TV’s Monstrously Fun First Families of the Macabre

OK, first things first. Let’s talk about 1964.

Nineteen. Sixty. Effing. Four.

If ever there was a year to be teenager, that was it. I mean, really stop and think about it. On your radio (transistors, of course) not only do you have the seismic British Invasion shaking up everything you thought you knew about popular music, but the magic that was Motown was at its absolute zenith. On movie screens, you still have your pick of wholesome big-budget Hollywood fare, like My Fair Lady, The Unsinkable Molly Brown, and Mary Poppins, but you also have the bonus of films hinting at a shift in the cultural fabric: Dr. Strangelove. A Hard Day’s Night. The Pawnbroker. Hush Hush Sweet Charlotte.

And then you have the tube.

American sitcom TV entered a true golden age that year as the Fall lineup from the major three networks introduced 10 – TEN – series that would not only be bona fide hits, but enduring classics in the lexicon of American television. The Man From U.N.C.L.E., Peyton Place, Gilligan’s Island, Gomer Pyle and Flipper all hit the small screen that season, and along with them? Three families that TV had never seen the like of before. Dabbling heavily in the occult, they were somewhat creepy, highly cooky, very mysterious, and sometimes spooky. Equipped with tons of chemistry, the ubiquitous laugh track, unabashedly light (yet highly clever) comedy, and theme songs that—50 years later – we still can’t stop humming, they took hold of the imagination of the American public and still linger there in our collective consciousness.

This time of year, it’s always fun to return to those first families of the macabre: The Addams FamilyThe Munsters, and Mrs. Samantha Stephens of Bewitched.

Premiering within one week of each other,  (Bewitched, on ABC, September 17, 1964; The Addams Family, on ABC, Friday September 18; and The Munsters, on CBS September 24) the series were inherently risky, yet taking full advantage of unexpected craze for all things “monster” that had infected Americans at a time when the public was falling down left and right with manias and isms of every shape and size. They were a joke on what had already become an eye-rolling cliche: the wholesome father-mother-2.5 children model of TV sitcoms that had pretty much ruled the early ‘60s (Leave it to Beaver, Father Knows Best, The Donna Reed Show, et all.).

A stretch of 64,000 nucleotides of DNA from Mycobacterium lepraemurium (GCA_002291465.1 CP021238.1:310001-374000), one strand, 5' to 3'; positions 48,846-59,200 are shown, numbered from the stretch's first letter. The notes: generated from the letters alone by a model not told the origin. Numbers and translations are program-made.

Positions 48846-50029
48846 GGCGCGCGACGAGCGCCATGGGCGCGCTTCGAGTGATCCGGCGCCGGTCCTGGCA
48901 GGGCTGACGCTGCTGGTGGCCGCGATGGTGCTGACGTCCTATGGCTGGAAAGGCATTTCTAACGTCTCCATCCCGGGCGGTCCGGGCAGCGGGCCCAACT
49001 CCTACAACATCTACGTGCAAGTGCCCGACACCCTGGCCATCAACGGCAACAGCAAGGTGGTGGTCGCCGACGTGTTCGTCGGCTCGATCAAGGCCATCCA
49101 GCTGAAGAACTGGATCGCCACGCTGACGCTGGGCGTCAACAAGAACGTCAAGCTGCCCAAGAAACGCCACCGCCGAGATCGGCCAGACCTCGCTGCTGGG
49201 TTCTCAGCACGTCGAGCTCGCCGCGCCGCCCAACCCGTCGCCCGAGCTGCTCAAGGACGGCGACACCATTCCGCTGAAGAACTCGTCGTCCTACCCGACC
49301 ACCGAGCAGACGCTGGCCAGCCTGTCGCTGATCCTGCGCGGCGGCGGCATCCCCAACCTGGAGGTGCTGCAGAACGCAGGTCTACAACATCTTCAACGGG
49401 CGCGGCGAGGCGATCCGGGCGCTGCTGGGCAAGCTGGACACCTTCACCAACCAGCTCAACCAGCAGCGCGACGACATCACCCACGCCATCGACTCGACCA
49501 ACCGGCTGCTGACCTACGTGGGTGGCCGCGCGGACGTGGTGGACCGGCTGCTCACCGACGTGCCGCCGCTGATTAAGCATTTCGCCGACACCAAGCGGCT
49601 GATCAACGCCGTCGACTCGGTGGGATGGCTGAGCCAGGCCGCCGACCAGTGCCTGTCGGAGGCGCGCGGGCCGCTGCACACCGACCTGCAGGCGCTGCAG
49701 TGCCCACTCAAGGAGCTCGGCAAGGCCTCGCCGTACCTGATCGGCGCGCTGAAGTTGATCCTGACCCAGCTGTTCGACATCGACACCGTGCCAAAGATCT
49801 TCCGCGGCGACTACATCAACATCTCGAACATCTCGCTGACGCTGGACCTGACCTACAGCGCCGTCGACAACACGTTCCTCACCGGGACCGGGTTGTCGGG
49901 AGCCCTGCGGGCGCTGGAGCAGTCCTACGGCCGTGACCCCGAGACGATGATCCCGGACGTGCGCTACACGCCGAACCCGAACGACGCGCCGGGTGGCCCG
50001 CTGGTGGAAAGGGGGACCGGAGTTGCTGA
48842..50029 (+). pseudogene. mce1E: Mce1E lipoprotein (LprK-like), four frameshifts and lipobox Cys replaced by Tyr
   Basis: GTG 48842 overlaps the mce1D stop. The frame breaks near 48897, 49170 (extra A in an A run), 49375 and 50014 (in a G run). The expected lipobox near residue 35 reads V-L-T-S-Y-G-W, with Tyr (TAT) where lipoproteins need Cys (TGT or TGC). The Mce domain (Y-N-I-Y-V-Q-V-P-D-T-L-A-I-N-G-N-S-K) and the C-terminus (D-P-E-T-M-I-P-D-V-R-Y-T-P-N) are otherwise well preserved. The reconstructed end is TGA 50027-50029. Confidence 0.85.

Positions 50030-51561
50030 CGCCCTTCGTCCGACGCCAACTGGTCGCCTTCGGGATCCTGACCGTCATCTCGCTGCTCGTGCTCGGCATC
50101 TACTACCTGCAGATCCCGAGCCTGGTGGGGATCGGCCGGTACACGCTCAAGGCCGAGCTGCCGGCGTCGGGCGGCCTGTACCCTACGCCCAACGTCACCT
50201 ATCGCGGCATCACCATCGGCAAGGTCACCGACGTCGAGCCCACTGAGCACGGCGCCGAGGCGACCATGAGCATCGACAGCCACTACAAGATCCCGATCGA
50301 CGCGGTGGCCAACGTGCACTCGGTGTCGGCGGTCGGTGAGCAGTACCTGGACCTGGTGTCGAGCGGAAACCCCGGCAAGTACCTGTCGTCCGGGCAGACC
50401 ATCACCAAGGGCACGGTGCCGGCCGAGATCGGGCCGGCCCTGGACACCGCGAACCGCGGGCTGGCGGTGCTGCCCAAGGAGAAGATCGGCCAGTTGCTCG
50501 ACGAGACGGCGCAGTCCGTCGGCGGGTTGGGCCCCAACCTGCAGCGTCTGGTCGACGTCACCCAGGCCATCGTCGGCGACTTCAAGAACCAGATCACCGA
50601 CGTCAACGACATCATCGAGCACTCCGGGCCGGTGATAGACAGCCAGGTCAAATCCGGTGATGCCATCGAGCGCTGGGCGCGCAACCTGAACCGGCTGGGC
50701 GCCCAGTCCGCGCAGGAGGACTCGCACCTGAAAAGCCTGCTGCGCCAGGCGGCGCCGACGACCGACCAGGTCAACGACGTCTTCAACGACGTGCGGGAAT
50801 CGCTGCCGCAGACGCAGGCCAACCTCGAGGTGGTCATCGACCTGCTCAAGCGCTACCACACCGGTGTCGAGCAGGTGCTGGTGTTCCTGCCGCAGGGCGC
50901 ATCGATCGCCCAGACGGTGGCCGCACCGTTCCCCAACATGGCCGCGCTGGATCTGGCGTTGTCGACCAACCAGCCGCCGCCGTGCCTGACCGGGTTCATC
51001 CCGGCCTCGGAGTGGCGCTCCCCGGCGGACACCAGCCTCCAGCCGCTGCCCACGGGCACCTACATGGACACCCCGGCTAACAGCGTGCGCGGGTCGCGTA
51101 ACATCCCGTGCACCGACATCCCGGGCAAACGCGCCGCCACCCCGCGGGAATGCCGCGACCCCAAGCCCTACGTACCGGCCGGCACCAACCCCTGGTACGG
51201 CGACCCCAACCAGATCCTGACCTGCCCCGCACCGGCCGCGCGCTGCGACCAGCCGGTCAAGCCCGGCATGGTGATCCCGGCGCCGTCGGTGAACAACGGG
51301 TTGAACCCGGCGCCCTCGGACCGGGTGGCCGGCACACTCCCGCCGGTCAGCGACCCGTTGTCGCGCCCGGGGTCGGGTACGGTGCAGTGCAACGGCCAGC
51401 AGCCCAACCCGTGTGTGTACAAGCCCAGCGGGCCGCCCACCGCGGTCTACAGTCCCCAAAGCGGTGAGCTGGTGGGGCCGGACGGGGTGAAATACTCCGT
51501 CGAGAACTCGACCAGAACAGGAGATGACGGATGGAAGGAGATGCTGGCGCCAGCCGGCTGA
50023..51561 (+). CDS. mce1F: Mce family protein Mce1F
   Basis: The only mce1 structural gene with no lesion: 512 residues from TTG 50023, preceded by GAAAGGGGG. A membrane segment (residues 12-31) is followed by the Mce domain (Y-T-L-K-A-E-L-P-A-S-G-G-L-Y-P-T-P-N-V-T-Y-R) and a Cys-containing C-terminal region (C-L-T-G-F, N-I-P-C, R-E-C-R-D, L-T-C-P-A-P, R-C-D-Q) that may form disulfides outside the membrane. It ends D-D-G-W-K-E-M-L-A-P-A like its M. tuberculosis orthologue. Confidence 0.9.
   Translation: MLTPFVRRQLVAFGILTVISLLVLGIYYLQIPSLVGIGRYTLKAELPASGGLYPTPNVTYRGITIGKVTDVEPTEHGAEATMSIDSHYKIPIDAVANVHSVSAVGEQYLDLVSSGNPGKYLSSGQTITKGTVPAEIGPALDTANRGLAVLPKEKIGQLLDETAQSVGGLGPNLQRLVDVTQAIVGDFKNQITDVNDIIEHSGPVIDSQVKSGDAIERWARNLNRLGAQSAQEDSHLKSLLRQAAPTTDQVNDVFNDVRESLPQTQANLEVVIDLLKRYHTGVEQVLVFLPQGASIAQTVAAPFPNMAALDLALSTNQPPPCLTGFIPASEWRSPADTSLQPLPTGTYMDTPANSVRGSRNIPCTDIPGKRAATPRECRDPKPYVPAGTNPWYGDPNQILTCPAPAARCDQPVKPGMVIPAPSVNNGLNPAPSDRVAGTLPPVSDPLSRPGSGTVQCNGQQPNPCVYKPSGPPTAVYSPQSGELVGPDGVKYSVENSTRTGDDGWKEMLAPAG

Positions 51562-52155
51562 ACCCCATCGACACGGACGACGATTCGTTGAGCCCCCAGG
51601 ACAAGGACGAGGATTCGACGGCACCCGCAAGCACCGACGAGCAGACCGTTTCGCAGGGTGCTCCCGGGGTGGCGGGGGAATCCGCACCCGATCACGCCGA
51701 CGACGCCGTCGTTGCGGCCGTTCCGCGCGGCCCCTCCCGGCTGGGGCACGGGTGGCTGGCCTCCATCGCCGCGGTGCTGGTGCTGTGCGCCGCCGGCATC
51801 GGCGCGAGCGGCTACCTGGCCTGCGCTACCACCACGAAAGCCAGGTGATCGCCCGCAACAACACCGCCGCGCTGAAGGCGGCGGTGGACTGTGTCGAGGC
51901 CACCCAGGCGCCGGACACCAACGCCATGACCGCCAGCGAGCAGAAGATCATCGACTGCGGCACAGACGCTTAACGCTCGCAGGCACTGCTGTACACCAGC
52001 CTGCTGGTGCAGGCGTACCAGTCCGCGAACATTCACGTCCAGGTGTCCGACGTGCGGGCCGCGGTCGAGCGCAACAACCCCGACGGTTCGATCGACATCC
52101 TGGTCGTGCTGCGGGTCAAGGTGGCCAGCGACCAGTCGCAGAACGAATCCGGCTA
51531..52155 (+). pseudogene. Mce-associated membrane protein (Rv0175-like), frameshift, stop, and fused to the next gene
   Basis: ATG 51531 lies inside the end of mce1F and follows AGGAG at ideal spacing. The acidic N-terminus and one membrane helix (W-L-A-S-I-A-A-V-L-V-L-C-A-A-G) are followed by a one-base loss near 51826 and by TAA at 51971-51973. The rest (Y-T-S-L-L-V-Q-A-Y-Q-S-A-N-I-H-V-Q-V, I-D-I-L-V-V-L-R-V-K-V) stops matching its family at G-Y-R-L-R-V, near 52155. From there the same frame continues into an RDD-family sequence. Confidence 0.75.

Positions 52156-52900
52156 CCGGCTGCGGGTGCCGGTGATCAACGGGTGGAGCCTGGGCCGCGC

And while it’s wise not to read too deeply into these admittedly escapist, lighter than air comedies– they were about fun not politics–it cannot escape one’s notice that it is their ‘abnormalities,’ their eccentricities, and their complete comfort with them, was a breath of fresh air.

It was OK to be different; weird. In fact … it was downright cool.

How cool?

This. Effing. Cool.

BEWITCHED

Elizabeth-Montgomery-Agnes-Moorehead-and-Dick-York-in-Bewitched-in-1965.

Samantha Stephens is the gorgeous, wholesome, All-American posterchild of mid-century housewife perfection. She’s proud of her husband and proud of her home … and she’s also proud of her unique heritage which stretches all the way back to…. Salem. Taking it’s cue from the comedy classic I Married a Witch (1942), starring Fredric March and Veronica Lake, Bewitched is the tale of a typical suburban housewife with cauldron-full of mischief up her sleeve. Elizabeth Montgomery’s adorably trouble-bound Samantha Stevens ran a middle class house that looked like anything you’d see in Leave it to Beaver.

But Darren and Samantha argue. And I mean argue. A. Lot. And they have troublesome in-laws who interfere with their marriage. A. Lot. (Specifically Agnes Moorehead’s mother-in-law-from-hell, Endora.)  And they’re always on the verge of accidentally exposing their black little secret to the entirely unprepared world at large. (Namely, nosey neighborhood of the year, Gladys Kravitz.) Bewitched is more obsessed with the pursuit of conformity than its fellow 1964 alumni, but when Sam is pushed too far by the mere mortals around her? That’s when the show becomes irresistible.